On March 23, 2020, the UK Government enforced a country-wide lockdown in response
to the COVID-19 pandemic to limit transmission of severe acute respiratory syndrome
coronavirus 2 (SARS-CoV-2). Although spread of the virus has been reduced, the lockdown
has created new challenges for primary care practitioners who manage patients with
chronic respiratory diseases (CRDs). However, there have also been opportunities for
innovation, especially in terms of digital and remote working, and these solutions
could be maintained and developed further to improve primary health-care services
as we recover from the pandemic.
The threat of COVID-19 is a serious concern for patients with CRDs and their primary
care providers. Challenges that these patients already face related to their illness
include an increased risk of depression, and feelings of isolation and loneliness,
which might have been amplified during lockdown, without the usual support from health-care
providers, family, and friends. Although the virus might have acted as a catalyst
for patients with CRDs to access online support groups and self-management tools to
reduce feelings of isolation, and to improve their knowledge about their illness.
Improved adherence to preventer medications for those with asthma and COPD has been
reported, to the extent that inhaled corticosteroid inhalers were in short supply
at one point during lockdown in the UK. This shift in patient behaviour provides an
opportunity for primary care providers to actively promote self-management and online
Confused messaging about whether patients with CRDs were at increased risk of infection
with SARS-CoV-2, or development of severe disease, might also have contributed to
increased levels of patient anxiety. Primary care providers, a key source of advice,
might themselves have been unsure of the best guidance as concerns about increased
risk were somewhat eased by emerging, reassuring data. Patient communication must
be clear and efficient to help avoid misinformation and unnecessary panic, and can
be difficult to convey. Efforts to ensure guidance reflects the available evidence,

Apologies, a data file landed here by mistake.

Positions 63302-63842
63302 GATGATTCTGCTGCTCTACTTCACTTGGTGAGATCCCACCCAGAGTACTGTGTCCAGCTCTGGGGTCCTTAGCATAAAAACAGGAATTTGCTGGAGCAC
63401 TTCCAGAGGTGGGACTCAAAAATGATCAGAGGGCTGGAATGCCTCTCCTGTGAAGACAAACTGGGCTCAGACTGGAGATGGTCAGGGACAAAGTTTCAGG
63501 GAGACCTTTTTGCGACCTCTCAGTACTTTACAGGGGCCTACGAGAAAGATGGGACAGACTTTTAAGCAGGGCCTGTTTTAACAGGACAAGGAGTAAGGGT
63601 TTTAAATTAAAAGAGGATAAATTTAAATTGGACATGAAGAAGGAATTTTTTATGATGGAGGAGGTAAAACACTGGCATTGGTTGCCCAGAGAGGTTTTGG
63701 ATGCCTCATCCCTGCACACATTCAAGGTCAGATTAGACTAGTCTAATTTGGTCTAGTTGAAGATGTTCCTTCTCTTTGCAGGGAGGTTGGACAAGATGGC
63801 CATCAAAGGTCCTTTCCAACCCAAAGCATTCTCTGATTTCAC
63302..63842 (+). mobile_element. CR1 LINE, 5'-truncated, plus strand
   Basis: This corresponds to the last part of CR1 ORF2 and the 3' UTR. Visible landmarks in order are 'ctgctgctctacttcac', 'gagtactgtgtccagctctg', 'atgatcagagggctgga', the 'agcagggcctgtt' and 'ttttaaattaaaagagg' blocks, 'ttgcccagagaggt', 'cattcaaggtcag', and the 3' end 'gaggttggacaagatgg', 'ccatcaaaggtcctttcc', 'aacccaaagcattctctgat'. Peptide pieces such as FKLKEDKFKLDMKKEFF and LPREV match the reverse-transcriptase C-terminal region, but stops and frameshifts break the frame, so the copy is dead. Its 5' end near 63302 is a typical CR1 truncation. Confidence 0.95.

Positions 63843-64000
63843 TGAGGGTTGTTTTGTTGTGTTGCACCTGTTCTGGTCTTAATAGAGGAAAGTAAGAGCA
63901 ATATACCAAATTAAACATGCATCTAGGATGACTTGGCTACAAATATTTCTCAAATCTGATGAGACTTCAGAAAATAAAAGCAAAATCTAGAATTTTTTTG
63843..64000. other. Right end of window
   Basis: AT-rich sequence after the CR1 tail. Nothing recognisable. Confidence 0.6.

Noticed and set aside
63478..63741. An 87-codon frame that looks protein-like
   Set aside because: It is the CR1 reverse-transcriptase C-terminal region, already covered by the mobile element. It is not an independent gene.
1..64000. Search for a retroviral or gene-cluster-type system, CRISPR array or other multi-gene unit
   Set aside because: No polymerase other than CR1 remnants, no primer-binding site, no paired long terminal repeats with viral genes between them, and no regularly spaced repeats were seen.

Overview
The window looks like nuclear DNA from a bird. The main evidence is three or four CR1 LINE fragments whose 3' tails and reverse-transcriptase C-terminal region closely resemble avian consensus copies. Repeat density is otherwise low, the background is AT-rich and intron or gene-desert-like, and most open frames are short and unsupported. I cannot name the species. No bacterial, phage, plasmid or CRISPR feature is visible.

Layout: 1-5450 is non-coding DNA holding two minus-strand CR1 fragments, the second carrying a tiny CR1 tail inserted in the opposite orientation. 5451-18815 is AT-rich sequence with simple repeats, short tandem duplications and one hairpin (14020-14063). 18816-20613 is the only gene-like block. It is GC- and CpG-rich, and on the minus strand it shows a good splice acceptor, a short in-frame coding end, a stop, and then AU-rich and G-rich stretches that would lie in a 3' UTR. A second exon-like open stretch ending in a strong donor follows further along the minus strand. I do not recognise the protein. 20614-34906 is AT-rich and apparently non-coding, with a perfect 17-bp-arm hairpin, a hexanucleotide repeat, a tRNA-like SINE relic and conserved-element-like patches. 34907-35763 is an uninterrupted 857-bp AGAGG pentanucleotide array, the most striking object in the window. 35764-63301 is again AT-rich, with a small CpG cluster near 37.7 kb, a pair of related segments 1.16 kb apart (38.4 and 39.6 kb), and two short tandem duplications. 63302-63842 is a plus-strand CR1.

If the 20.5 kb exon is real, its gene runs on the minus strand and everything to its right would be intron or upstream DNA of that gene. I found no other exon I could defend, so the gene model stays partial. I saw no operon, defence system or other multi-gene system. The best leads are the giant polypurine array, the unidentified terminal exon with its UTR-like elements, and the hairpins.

is up to date, and is communicated through appropriate channels is therefore essential
in these unprecedented times.
Routine check-ups were disrupted by lockdown restrictions; primary care providers
had to adapt quickly to maintain care for chronically ill patients and respond to
acute presentations and potential COVID-19 cases. Overnight, remote consultations
(telephone, video, or online) widely replaced face-to-face appointments in the UK
to allow for physical distancing and to prevent spread of infection. 97% of practices
now offer video consultations and 75% offer online consultations compared with just
25% offering remote consultations last year. This move towards a digital era will
likely continue for non-urgent cases as lockdown restrictions are lifted, and care
providers can then prioritise face-to-face consultations for patients who need them.
Ideally, in the future, patients—in collaboration with their clinician—will have a
choice in the mode of appointment that's most suitable. Some primary care practices
have adopted strategies to enable patients to safely visit the facility—eg, with designated
shielded sites reserved for vulnerable patients, in which physical distancing is strictly
observed, or red sites where people with suspected COVID-19 can attend. Now that the
peak of the pandemic might have passed, and demand for face-to-face appointments is
increasing, health-care providers can adapt these measures to reflect the reducing
threat of infection.
Potential misdiagnosis of patients with CRDs being infected with COVID-19 has been
a challenge for primary care physicians owing to overlapping symptoms and the initial
lack of widespread testing available in primary care facilities. Physicians have to
decide whether an appointment in person is necessary and worth the risk of exposing
the patient to infection. Policy makers must learn from this experience for future
pandemic preparedness, to manage any second waves, and to ensure sufficient and efficient
testing is readily available in primary health-care facilities. This will not only
allow improved management of individual suspected cases, but can also help physicians
make key decisions about patients with respiratory illnesses, as well as identifying
the risk to the general population as lockdown measures are eased.
Although the pandemic is far from over in many countries, it is time to reflect on
what we have learned from a primary health-care perspective in the management of CRDs.
The shift towards increased self-management and use of digital tools could help initiate
a new era in primary care—one of improved health for patients together with the flexible
and comprehensive use of all available resources.
© 2020 Collanges/BSIP/Science Photo Library
Since January 2020 Elsevier has created a COVID-19 resource centre with free information
in English and Mandarin on the novel coronavirus COVID-19. The COVID-19 resource centre
is hosted on Elsevier Connect, the company's public news and information website.
Elsevier hereby grants permission to make all its COVID-19-related research that is
available on the COVID-19 resource centre - including this research content - immediately
available in PubMed Central and other publicly funded repositories, such as the WHO
COVID database with rights for unrestricted research re-use and analyses in any form
or by any means with acknowledgement of the original source. These permissions are
granted for free by Elsevier for as long as the COVID-19 resource centre remains active.